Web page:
Heidbrink Anesthetizer Model T

WLMD ID: aiqe
The Heidbrink Anesthetizer was among the earliest machines to allow for the administration of controlled concentrations of nitrous oxide and oxygen, and was very popular for dental anesthesia. Heidbrink applied to patent the 'Anesthetizer' in 1912. The example pictured here is a Model T. Dr. Jay A. Heidbrink (1875-1957) named the first version "Model A." Noteworthy changes in the evolution of the apparatus were marked by an update in the name to the next letter of the alphabet, ending at the Model T. Dr. Heidbrink, a dentist, began manufacturing anesthesia equipment by remodeling a Teter Nitrous Oxide Apparatus for his own dental practice. He founded a company that made a wide range of anesthetic equipment; the Heidbrink Company was acquired by The Ohio Chemical & Manufacturing Company in the late 1930s. As a manufacturer and lecturer, Dr. Heidbrink developed professional and personal relationships with a number of well-respected anesthesiologists, including Doctors Elmer I. McKesson (1881-1935), Arthur Guedel (1883-1956), Ralph Waters (1919-1923) and John Lundy (1894-1973).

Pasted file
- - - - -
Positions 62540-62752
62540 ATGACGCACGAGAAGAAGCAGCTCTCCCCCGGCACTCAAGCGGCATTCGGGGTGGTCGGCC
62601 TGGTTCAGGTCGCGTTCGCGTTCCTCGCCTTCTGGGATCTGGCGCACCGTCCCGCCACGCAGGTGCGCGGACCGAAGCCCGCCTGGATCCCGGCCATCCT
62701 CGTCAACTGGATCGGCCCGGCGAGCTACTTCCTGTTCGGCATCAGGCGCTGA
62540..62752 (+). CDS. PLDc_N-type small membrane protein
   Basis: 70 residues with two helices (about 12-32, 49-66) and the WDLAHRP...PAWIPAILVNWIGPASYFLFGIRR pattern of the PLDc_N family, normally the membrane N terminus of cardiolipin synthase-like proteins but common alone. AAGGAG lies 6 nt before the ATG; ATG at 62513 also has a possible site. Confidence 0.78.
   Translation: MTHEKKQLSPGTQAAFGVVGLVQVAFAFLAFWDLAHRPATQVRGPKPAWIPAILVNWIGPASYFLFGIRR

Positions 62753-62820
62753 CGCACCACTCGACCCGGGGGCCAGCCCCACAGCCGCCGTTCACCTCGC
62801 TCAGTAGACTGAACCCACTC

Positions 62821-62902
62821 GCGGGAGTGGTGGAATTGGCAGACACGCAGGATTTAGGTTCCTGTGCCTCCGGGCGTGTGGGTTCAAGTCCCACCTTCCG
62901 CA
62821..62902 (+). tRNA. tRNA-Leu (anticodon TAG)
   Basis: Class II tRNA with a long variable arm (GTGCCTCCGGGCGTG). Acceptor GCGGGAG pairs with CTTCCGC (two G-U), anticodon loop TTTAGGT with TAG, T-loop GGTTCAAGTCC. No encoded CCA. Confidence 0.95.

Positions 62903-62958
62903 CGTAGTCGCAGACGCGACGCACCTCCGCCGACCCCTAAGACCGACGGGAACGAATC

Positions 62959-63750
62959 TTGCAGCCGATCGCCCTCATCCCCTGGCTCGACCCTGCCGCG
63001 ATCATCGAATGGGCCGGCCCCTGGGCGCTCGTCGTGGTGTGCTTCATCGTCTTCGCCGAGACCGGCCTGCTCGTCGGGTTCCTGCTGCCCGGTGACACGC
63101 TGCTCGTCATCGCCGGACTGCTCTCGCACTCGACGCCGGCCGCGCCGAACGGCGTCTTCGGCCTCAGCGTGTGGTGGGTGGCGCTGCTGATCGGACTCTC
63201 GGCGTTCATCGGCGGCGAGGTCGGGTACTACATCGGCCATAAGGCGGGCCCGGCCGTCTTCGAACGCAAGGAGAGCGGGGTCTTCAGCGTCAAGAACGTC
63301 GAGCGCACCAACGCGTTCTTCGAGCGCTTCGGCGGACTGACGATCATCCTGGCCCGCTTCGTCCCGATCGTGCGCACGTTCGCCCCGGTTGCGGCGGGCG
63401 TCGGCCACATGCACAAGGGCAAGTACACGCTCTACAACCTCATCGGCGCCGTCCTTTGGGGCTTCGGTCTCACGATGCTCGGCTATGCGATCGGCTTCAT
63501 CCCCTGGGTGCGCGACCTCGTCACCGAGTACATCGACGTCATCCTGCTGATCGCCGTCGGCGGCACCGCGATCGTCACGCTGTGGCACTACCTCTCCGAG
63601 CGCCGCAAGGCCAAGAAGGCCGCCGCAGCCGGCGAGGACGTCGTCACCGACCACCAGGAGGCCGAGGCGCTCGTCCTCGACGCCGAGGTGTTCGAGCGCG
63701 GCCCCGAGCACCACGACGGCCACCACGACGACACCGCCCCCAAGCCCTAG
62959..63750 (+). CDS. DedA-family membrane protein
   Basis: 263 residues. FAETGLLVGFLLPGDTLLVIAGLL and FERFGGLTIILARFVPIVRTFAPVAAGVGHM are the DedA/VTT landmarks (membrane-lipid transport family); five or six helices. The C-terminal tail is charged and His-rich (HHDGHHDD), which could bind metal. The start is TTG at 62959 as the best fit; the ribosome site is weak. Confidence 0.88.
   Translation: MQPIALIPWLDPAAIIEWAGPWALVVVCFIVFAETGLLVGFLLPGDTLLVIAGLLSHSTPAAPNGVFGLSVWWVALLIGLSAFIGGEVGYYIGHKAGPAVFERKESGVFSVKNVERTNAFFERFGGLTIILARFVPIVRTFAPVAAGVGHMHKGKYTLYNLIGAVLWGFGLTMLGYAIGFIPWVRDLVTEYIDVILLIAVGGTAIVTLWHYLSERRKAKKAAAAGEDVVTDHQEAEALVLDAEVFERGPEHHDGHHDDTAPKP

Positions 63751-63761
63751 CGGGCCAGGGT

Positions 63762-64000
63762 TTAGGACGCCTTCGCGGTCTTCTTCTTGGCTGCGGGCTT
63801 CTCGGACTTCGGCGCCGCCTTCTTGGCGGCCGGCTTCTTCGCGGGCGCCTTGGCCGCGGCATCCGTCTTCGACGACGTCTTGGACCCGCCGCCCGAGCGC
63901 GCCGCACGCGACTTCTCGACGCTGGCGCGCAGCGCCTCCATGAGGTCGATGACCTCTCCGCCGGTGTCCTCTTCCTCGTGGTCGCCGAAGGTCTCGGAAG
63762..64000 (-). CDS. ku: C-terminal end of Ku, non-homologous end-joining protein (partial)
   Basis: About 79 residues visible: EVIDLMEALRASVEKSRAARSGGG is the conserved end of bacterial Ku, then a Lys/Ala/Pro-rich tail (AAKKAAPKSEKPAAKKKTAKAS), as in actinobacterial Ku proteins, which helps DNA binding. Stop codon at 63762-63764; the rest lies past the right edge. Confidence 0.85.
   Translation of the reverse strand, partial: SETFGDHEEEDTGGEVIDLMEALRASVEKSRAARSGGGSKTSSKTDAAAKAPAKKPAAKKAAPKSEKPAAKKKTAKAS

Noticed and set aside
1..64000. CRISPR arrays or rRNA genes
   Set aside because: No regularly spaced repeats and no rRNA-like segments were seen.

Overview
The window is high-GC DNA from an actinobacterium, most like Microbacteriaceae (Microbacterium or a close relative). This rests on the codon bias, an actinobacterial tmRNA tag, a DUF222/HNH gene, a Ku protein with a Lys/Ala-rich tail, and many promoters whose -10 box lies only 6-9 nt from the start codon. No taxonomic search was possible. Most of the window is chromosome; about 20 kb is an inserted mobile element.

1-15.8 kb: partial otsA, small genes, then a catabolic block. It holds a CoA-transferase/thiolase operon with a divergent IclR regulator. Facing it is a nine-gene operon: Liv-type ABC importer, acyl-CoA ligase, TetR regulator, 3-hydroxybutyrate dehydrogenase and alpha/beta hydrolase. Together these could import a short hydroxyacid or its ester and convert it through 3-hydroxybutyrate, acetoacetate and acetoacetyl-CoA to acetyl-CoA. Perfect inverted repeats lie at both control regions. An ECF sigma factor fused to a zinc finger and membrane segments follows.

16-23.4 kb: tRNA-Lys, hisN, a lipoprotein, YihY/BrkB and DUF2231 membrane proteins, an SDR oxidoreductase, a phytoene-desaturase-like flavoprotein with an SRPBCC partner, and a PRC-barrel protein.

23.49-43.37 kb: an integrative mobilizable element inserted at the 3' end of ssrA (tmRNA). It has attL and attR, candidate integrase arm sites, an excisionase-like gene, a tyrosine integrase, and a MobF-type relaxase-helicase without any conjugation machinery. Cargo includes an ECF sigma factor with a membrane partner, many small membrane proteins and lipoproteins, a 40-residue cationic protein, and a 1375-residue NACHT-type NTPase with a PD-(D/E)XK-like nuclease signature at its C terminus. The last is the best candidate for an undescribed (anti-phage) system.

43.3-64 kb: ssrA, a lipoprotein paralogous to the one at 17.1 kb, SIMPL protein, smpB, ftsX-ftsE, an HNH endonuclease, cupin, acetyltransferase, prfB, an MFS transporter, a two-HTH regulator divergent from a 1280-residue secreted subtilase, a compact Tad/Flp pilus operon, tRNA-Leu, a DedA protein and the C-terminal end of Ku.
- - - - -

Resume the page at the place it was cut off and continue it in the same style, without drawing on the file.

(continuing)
Catalog Record: Heidbrink Anesthetizer Model T

Access Key: aiqe
Accession No.: 1964-02-28-1 B

Title: Heidbrink [anesthetizer] model T / [designed by Jay A. Heidbrink].

Author: Heidbrink, Jay A., 1875-1957.

Title variation: Alt Title
Title: Dental outift model T.

Title variation: Alt Title
Title: Heidbrink automatic anesthetizer.

Publisher: Minneapolis, Minn.: Heidbrink Co. [1918-1938].

Physical Description: 1 anesthesia delivery apparatus : metals (including nickel plating). glass, 22 x 39 x 38 cm.

Subject: Anesthesia, Inhalation.
Subject: Anesthesia, Dental.
Subject: Anesthesia Machines.
Subject: Nitrous Oxide.
Subject: Oxygen.
Subject: Ethylenes.
Subject: Carbon Dioxide.
Subject: World War I.

Note Type: General
Notes: Title from manufacturer markings on the object and an instruction manual
published by The Heidbrink Company in the 1920s.

Note Type: With
Notes: The apparatus is on a cast-iron stand with four legs and wheels; The stand is
painted dark maroon and has the Heidbrink logo and markings.

Note Type: Citation